This timely Handbook of Research Methods on Gender and Management exemplifies the multiplicity of gender and management research and provides effective guidance for putting methods into practice.
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Edited by Valerie Stead, Carole Elliott and Sharon Mavin
Edited by Habib Zafarullah and Ahmed S. Huque
This authoritative Handbook provides a thorough exploration of development policy from both scholarly and practical perspectives and offers insights into the policy process dynamics and a range of specific policy issues, including corruption and network governance.
Places, People and Policy
Edited by John R. Bryson, Lauren Andres, Aksel Ersoy and Louise Reardon
Providing an integrated and multi-level analysis of the impacts of COVID-19 on people, place, economies and policies, across the globe, this timely book explores how the global response to the COVID-19 pandemic combines failure with success. It focuses on exploring rapid adaptation and improvisation by individuals, organisations, and governments as they attempted to minimise and mitigate the socio-economic and health impacts of the pandemic.
A Multidisciplinary Perspective on Gig Work
Edited by Jeroen Meijerink, Giedo Jansen and Victoria Daskalova
Searching for paid tasks via digital labour platforms, such as Uber, Deliveroo and Fiverr, has become a global phenomenon and the regular source of income for millions of people. In the advent of digital labour platforms, this insightful book sheds new light on familiar questions about tensions between competition and cooperation, short-term gains and long-term success, and private benefits and public costs. Drawing on a wealth of knowledge from a range of disciplines, including law, management, psychology, economics, sociology and geography, it pieces together a nuanced picture of the societal challenges posed by the platform economy.
Edited by Jennifer D. Sciubba
Exploring how demographic dynamism continues to shape the character of societies, this forward-looking Research Agenda offers insights into how the human population has undergone fundamental demographic shifts, and the impact these have had on how we organize ourselves politically, the design of our economic systems, and even our societal relationships.
Presenting a truly comprehensive history of Basic Income, Malcolm Torry explores the evolution of the concept of a regular unconditional income for every individual, as well as examining other types of income as they relate to its history. Examining the beginnings of the modern debate at the end of the eighteenth century right up to the current global discussion, this book draws on a vast array of original historical sources and serves as both an in-depth study of, and introduction to, Basic Income and its history.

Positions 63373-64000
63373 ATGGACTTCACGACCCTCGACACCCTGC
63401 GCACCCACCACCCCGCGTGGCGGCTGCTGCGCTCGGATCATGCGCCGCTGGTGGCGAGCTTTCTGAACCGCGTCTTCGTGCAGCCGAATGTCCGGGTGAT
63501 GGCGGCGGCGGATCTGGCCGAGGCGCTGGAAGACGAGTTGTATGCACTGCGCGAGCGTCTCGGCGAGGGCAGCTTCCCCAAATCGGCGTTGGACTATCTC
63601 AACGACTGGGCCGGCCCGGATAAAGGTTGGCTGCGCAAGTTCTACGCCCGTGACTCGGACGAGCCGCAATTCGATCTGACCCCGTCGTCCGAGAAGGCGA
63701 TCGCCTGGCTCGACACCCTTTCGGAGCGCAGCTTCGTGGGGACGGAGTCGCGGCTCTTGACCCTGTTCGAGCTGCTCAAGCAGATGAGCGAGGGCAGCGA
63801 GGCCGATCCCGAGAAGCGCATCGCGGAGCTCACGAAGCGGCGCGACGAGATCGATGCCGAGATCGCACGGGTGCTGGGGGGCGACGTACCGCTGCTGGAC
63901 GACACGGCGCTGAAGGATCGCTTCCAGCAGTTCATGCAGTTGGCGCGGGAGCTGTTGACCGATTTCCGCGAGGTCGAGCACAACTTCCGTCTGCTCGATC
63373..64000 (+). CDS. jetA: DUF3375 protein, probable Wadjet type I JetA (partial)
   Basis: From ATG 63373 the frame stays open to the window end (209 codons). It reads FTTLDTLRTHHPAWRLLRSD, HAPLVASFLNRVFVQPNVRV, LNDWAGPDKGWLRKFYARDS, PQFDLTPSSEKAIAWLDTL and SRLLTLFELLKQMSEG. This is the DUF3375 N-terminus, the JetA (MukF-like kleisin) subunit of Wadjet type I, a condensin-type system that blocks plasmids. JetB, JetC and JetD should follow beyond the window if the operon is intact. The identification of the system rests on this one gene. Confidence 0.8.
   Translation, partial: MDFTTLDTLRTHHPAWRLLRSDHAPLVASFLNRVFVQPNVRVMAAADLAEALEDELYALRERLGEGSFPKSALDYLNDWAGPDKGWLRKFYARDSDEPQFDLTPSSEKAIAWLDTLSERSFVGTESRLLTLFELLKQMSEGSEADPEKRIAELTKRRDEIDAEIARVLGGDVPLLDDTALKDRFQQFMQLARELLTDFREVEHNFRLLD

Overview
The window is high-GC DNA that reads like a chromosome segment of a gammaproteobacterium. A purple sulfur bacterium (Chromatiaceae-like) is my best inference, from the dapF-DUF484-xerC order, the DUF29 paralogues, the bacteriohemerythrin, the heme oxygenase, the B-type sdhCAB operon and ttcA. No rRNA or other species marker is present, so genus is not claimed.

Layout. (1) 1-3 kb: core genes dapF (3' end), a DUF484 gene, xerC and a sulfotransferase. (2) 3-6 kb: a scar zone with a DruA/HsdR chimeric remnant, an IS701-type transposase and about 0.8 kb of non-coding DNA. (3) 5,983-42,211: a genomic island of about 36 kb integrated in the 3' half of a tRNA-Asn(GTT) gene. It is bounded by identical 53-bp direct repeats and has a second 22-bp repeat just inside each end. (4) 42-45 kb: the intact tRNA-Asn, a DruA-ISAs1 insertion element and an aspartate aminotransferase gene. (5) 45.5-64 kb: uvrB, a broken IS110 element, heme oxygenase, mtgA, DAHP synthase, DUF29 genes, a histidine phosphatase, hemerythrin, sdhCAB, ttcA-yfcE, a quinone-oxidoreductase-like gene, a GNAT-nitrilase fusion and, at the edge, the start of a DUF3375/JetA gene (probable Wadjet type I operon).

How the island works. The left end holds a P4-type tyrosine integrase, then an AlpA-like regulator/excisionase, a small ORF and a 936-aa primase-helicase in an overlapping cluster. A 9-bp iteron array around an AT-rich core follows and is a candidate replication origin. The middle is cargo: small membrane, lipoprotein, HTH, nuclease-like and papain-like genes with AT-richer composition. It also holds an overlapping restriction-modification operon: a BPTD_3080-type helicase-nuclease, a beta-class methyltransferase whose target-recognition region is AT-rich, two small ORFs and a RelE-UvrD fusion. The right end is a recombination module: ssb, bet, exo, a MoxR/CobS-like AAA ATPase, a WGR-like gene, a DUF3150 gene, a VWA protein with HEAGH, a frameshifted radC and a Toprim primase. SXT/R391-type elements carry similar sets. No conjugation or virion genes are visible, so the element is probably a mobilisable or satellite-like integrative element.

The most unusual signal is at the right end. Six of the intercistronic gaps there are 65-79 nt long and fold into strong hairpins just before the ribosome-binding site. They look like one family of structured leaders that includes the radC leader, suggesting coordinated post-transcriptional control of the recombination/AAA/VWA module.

Edited by Srinivas R. Melkote and Arvind Singhal
This incisive Handbook critically examines the role and place of media and communication in development and social change, reflecting a vision for change anchored in values of social justice. Outlining the genealogy and history of the field, it then investigates the possible new directions and objectives in the area. Key conclusions include an enhanced role for development communication in participatory development, active agency of stakeholders of development programs, and the operationalization of social justice in development.
Edited by Esther Schüring and Markus Loewe
This exciting and innovative Handbook provides readers with a comprehensive and globally relevant overview of the instruments, actors and design features of social protection systems, as well as their application and impacts in practice. It is the first book that centres around system building globally, a theme that has gained political importance yet has received relatively little attention in academia.
Lessons from the Finnish BI Experiment 2017-2018
Edited by Olli Kangas, Signe Jauhiainen, Miska Simanainen and Minna Ylikanno
This discerning book provides a comprehensive analysis of the nationwide randomised Finnish basic income experiment 2017 to 2018, from planning and implementation through to the end results. It presents the background of the social policy system in which the experiment was implemented and details the narratives of the planning process alongside its constraints, as well as a final evaluation of the results.
Leaders as Moral Agents
Benjamin Kutsyuruba and Keith D. Walker
Understanding the dynamics of trust is an imperative undertaking for educational leaders. In this book, using an ecological perspective of the lifecycle, the authors situate trust as an essential ingredient of school leaders’ moral agency and ethical decision making. Based on their 15 years of research on trust in education, the authors describe the nature and dimensions of trust, its importance and imperative, and its fragility and usefulness for school leaders, positioning them as trust brokers in school organizations.